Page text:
• Iyaibeji Ologunde from Ilora: Since the culture of ending FGM  what will happen to people like us who have been mutilated?

• Adewale Rauf, from Sagbe: in the olden days they always mutilate the girls but now that you are saying it is dangerous I am confused.

• Ibrahim Ganiyu, from Oginjo: if we adhere to the rule of not mutilating girls does does that mean girls won’t have issues with sexual intercourse?

• Soliu olugbile, from Iseyin: how will we identify young girls who have been mutilated to help them quickly?

• Apoun: is it true that FGM prevents promiscuity?

Unexpected Outcomes

• 3 women called the office line to make inquiries of how they can get help and health services for FGM-related complications. Although this was beyond the scope of this project, they were verbally referred to health care facilities.

• The quotes used for the countdown carried major messages that can be used for end FGM advocacies.

 Project Impact

The 8 women interviewed at Oluyole and Ona Ara local government areas of Oyo State provided anecdotal evidence by sharing personal stories relating to the negative impact of FGM and boldly coming out to the public to encourage them to end the practice. This helped to deepen our conversation on-air and on social media,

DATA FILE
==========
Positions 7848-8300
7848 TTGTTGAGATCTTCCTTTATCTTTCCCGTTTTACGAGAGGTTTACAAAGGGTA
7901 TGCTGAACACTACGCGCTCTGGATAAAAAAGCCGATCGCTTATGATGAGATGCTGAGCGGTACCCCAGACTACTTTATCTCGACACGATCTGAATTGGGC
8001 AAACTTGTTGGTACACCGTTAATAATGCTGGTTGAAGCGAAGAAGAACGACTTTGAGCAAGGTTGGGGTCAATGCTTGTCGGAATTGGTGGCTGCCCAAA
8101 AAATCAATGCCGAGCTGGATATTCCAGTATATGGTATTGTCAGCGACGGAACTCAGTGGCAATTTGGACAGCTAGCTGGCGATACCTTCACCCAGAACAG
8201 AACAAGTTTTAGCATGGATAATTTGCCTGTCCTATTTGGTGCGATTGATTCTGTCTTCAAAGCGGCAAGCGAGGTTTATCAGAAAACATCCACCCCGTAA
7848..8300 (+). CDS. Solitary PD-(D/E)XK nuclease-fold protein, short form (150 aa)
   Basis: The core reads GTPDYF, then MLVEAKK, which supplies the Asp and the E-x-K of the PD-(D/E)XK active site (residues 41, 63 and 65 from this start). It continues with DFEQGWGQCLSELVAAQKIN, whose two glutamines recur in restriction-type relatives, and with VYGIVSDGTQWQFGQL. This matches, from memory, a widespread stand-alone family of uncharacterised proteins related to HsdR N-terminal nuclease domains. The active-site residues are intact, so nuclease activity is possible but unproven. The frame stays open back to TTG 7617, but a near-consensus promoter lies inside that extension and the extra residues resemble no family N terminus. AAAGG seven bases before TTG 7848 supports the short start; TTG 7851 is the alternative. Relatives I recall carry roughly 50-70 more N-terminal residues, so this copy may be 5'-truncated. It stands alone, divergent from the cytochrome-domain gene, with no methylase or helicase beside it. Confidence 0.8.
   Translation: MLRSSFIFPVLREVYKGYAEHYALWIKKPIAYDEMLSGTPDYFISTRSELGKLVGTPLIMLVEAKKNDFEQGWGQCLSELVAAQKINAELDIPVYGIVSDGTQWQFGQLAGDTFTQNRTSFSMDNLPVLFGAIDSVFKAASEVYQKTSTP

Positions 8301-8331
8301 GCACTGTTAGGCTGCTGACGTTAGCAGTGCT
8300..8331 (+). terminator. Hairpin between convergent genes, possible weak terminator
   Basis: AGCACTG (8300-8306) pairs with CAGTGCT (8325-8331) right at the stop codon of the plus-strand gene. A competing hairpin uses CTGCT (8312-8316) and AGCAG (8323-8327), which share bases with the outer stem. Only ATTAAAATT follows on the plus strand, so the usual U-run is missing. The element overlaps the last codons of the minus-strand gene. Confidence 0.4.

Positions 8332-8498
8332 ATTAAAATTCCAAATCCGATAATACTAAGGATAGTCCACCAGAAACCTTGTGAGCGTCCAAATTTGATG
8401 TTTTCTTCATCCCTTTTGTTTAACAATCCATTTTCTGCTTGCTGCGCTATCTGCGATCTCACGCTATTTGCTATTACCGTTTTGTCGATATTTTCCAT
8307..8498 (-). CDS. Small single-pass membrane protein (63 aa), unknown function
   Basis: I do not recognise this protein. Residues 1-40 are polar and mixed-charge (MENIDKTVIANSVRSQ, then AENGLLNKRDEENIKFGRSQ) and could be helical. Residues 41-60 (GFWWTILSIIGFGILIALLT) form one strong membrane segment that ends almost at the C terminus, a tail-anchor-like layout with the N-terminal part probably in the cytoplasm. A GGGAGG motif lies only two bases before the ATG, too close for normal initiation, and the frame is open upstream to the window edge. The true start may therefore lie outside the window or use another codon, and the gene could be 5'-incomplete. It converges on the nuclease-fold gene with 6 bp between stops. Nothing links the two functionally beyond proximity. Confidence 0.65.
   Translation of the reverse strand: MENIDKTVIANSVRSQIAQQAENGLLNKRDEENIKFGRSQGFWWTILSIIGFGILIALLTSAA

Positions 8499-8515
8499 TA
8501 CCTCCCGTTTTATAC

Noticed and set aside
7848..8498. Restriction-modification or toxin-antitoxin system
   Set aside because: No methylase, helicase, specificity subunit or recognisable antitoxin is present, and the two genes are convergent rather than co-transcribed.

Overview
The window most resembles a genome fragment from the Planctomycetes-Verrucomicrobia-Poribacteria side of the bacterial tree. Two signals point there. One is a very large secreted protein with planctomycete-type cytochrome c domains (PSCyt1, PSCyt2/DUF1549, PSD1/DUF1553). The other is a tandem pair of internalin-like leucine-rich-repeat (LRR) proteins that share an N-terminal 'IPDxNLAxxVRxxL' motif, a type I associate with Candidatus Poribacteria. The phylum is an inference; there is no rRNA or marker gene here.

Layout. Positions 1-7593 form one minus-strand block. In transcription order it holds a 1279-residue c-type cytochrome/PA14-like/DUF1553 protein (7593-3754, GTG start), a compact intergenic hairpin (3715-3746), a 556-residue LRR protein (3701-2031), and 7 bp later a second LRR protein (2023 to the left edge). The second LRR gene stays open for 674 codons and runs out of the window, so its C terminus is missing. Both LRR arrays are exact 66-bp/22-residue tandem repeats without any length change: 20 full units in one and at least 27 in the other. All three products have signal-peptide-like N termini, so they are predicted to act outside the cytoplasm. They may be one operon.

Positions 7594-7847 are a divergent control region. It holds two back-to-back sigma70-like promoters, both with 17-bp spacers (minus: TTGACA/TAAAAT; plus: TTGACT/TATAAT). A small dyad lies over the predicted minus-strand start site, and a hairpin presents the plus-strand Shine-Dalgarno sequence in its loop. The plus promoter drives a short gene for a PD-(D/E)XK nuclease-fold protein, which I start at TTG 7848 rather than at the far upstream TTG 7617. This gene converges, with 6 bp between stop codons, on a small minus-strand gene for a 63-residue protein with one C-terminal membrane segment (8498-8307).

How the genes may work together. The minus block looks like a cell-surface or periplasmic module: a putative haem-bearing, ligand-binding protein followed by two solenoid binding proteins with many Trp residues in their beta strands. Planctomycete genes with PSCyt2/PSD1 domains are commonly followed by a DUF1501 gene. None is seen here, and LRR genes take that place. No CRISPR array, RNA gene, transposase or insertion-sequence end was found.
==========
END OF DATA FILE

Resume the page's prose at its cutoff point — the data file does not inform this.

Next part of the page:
Linkages Established and Strengthened

We were able to reach out to more radio stations and TV because of our previous relationship with them. Also, the interview cost was done at a subsidized rate. This enabled the project to accommodate the increased expense that came with the video production and the online campaign. We were therefore able to reach out to a greater number of audiences while also supporting our claims with stronger video evidence.

 Lessons Learnt

For subsequent programs like this, at least two health care centres (a representative from the private and public sector) would be formally contacted to create partnerships to have smooth and formal referrals for FGM-related health services. They would be put on standby so they can support callers who want to review their reproductive health status.


The activities carried out to commemorate the International Day of Zero Tolerance for Female Genital Mutilation, 2021 was a great success. The activities have been able to alter the views of the public and have changed the perception of some, from our interactions with them. Also, the materials developed from this project can be used further used to advocate for the elimination of FGM.

Ruth Harley

Ruth Harley is working with GMC as a Website News Editor, compiling stories written by End FGM campaigners working with the Global Media Campaign to End FGM across Africa. Alongside this work, she is running The Women’s Vinyl Project which empowers women and girls through singing and music and is helping to end FGM.